Rubio: Is it not also fair to say that one of the things that a lot of those folks in there are probably thinking about is “let’s see what happens moving on in American politics, maybe a change in policy”. To me, this is an issue that’s been pretty strong in bipartisan support. I think it’s a bad assumption on their part, but there are some that are sort of standing around saying “well let’s wait around and see because maybe after the elections there will be a change in policy that will take the pressure off of us”.

Abrams: That’s our calculation too. Maduro is to some extent watching and waiting.

Rubio:  I think it’s a bet. I don’t think he has very many supporters here that are in favor of him remaining in power. 

The last point is pretty straight forward questions. You’ve answered it in many ways and times. But I want to reiterate once more: Whether it’s the President or anybody else, when they discuss talking to Maduro, that means a negotiation with Maduro about how he leaves his current position and allows for there to be free and fair elections. We are not discussing talks. We are not open to talks about how he remains in power.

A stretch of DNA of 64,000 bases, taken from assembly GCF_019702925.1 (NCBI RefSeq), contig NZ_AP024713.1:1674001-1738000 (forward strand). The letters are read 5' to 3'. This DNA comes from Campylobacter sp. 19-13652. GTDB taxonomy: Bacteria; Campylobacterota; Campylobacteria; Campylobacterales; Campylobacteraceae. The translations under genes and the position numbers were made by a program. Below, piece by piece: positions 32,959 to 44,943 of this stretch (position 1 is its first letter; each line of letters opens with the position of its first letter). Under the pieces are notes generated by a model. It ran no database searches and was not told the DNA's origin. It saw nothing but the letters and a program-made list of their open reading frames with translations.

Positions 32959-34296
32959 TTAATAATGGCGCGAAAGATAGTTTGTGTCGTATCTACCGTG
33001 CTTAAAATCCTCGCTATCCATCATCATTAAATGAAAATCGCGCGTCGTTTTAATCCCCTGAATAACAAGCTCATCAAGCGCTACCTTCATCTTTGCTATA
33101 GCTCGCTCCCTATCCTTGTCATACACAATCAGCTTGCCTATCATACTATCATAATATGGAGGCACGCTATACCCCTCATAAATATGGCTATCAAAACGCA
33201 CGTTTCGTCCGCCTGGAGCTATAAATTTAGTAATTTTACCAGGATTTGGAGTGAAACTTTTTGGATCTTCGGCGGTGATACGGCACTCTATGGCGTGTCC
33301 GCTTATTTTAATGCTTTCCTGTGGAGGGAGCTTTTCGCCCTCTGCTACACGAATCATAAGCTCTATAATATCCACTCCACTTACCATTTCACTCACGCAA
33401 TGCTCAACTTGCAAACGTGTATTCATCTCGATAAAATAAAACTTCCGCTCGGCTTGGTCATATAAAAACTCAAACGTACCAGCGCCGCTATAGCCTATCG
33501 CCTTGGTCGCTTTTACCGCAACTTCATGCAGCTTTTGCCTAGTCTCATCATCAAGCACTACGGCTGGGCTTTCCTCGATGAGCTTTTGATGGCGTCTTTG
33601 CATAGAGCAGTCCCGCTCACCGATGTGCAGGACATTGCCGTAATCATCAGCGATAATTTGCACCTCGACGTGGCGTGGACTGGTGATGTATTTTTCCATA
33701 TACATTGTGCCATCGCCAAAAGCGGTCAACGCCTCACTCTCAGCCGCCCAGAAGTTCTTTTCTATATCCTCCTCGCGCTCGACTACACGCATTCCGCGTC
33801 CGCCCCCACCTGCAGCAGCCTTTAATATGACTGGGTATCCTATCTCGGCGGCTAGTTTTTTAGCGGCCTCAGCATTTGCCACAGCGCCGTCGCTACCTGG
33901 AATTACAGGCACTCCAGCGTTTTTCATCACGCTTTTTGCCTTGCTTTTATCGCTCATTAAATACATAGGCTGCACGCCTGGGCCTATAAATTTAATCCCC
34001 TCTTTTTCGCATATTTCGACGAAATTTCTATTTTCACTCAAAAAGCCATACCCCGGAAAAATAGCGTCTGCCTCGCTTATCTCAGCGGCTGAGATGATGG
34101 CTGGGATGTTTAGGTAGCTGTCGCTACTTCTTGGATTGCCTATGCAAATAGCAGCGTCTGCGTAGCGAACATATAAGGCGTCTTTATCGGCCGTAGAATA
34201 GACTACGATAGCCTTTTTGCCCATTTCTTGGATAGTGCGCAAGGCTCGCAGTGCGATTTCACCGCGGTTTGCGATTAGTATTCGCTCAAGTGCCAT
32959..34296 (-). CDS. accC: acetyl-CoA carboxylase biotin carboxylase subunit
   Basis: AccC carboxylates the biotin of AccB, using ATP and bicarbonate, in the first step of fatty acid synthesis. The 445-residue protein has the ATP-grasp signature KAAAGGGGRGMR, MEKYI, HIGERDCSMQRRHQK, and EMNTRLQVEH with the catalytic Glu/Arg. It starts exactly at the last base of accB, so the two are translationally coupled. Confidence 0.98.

Abrams: That is right. We are open to talks about him leaving power if he doesn’t want to leave Venezuela, what happens to the sanctions for him and other people. Those discussions we’re willing to have, but a negotiation about his remaining in power in Venezuela we are not going to have. 

Rubio: And my last question is, we see them buying all of this gasoline from the Iranians. One of the most oil rich nations in the world no longer has any refining capacity and that has been the case for a long time even before these sanctions took hold. How are they paying for it? 

Abrams: They’re paying Iran with gold, as far as we’re aware.

Rubio: From both their reserves and illegal mining?   

Abrams: Yeah, their gold reserves value seems to be rising because the price of gold is rising. But we are able to see sometimes the movement of gold out, which we think is to Iran. And they’re trying to refill it, in part, through current gold mining in the Arco Minero.   

Rubio: So, in essence, they are depleting their national gold reserves to buy time to provide even a very limited amount of fuel.

Abrams: They are.

Rubio: Thank you.